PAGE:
Idea: `drop_guard` or `scope_guard` helper function

As the drop guard pattern is widely used in unsafe Rust. Is it worth to add a helper function drop_guard or scope_guard in core::mem that takes a FnOnce() closure to execute on drop?

#[must_use]
pub fn drop_guard(f: impl FnOnce()) -> impl Drop {
    use std::mem::MaybeUninit;
    
    struct DropGuard<F: FnOnce()>(MaybeUninit<F>);
    impl<F: FnOnce()> Drop for DropGuard<F> {
        fn drop(&mut self) {
            // SAFETY: self.0 is initialized.
            let f = unsafe { self.0.assume_init_read() };
            f()
            // f dropped here
        }
    }
    DropGuard(MaybeUninit::new(f))
}

The we could have

    let _guard = drop_guard(|| println!("drop0"));
    let _guard = drop_guard(move || {
        let _guard = drop_guard(|| println!("nested drop"));
        println!("drop1");
    });
    println!("before panic");
    panic!("panic");
    println!("after panic");

Playgound.

5 Likes

I suggest trying this with more complex things than prints. If the closure holds a reference to something, as it generally needs to in order to do something useful, then it'll keep you from using it for anything else.

So the API generally needs to be more complex than just taking a closure. Perhaps it derefs to some state, for example.

(Also, you'd be fine with just ManuallyDrop in your example. No need for MaybeUninit.)

The crate that does this:

8 Likes

Looks cool!

A language built-in could integrate with the borrow checker better. Currently user code is unable to move any objects into the drop guard code and use them outside of the drop guard at the same time. It should be doable and safe, but needs cooperation of the compiler.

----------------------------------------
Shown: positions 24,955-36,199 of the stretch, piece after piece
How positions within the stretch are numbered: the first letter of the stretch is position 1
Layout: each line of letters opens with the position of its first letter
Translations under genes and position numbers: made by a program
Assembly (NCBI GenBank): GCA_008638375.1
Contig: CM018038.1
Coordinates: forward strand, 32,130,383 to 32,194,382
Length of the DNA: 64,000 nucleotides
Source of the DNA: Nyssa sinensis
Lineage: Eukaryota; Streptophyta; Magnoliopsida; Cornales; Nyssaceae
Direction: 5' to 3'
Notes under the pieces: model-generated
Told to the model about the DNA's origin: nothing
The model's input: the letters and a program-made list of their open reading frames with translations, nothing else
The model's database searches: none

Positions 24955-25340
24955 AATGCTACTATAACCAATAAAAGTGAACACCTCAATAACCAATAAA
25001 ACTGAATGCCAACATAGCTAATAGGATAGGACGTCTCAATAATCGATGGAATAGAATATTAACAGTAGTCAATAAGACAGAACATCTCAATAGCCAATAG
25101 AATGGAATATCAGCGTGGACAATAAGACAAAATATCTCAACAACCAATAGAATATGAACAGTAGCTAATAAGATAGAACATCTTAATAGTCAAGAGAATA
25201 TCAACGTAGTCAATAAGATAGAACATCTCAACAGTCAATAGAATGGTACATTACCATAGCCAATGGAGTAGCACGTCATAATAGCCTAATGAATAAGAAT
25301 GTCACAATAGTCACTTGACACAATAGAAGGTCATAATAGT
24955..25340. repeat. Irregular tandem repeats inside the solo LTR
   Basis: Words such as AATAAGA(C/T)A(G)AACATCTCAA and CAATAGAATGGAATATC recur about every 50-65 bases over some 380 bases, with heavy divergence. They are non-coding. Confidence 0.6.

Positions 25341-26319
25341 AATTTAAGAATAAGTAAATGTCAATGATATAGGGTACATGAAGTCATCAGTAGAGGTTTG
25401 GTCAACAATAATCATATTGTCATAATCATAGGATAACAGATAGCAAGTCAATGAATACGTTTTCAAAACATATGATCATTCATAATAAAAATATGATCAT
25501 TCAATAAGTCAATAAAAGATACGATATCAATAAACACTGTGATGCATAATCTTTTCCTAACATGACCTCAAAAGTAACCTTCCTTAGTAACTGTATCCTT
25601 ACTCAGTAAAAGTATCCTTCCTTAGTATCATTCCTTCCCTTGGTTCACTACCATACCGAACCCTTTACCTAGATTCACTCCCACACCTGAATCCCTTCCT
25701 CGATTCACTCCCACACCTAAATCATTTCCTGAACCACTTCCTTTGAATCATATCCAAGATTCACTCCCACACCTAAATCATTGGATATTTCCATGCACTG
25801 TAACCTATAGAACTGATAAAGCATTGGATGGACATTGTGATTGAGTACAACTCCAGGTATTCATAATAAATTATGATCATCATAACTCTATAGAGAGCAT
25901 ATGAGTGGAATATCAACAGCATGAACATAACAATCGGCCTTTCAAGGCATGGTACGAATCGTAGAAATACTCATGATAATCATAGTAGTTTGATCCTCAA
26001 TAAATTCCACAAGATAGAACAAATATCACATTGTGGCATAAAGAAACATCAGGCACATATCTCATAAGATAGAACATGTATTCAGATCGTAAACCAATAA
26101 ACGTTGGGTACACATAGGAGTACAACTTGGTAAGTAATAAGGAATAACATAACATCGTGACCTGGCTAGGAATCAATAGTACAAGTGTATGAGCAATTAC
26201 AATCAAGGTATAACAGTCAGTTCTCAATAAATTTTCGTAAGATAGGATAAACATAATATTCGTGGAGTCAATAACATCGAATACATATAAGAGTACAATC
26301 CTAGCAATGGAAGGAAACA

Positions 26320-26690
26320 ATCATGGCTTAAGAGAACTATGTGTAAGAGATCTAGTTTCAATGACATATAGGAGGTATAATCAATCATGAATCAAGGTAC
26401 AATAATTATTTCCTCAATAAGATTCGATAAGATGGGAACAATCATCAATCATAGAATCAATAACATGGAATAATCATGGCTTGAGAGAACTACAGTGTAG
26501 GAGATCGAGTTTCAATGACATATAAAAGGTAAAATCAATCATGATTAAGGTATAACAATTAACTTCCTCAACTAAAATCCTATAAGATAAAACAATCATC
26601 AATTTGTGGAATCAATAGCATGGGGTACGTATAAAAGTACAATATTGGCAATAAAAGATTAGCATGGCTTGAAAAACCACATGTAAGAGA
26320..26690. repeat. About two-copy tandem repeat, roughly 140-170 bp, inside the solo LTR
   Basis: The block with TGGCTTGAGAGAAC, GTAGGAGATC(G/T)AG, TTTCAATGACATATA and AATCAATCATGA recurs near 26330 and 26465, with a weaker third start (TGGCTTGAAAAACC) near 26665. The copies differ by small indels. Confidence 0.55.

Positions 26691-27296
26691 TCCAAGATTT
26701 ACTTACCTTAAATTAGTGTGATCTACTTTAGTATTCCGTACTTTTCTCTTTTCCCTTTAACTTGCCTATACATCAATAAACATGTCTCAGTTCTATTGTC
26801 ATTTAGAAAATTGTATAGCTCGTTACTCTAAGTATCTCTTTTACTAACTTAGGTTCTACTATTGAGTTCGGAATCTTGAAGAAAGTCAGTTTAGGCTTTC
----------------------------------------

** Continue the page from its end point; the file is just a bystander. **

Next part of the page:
1 Like

The sound cases of this are already sufficiently covered by DerefMut.

    let mut guard = guard(Vec::new(), |mut v| v.truncate(1));
    let vec: &mut Vec<_> = &mut *guard;

I don't see which meaningfully different usage a language integration could provide. Maybe you could give an example?

Unfortunately, I can't remember the exact case where I got stuck with it. I've stopped using scopeguard a while ago, because it's too cumbersome. I wanted something like defer || vec.truncate(1);, instead of repeating the variable name 5 times.

The interesting case where scopeguard gets gnarly is when your defer wants to capture multiple bindings, because then you effectively have to pack/unpack them into a tuple.

The simple case of "truncate vec at end of scope" can be written as just

let mut vec: &mut vec; // from before
let mut vec = guard(vec, |vec| vec.truncate());

Which definitely isn't ideal stuttering, but works simply enough. Of course, it also relies on deref coersions, so if you're using it in a place without them, you'll need to add an explicit reborrow.

The advantage of a compiler solution (in that it can "just" move the code block to the end of scope, and not do any closure captures) is definitely interesting to think about.

3 Likes

So the case that's cumbersome with a scopeguard is when the guard needs to borrow, but not move. In some trivial cases you can borrow the value and wrap the scopeguard in another pair of {} to end scopeguard's borrow, but if you need early exits from the function it gets extra tedious:

fn foo() -> Vec<i32> {
    let mut x = Vec::new();
    
    defer ref || x.push(2);
    
    if false { /* defer should run here */ return x; }

    loop {
        x.push(1);
        // defer should run here
        return x;
    }
}

BTW, in case it's not clear why I'm bringing this up, and how it relates to the original proposal: there's already the scopeguard crate. I think additions to std should have a high bar, and be reserved for things that can't be done well by 3rd party crates. Mere convenience of not using a 3rd party crate itself is a weak reason. But if a built-in scopeguard could be more powerful and/or have substantially nicer syntax than a macro, then it'd be a good reason to adopt the feature "natively" in Rust.

2 Likes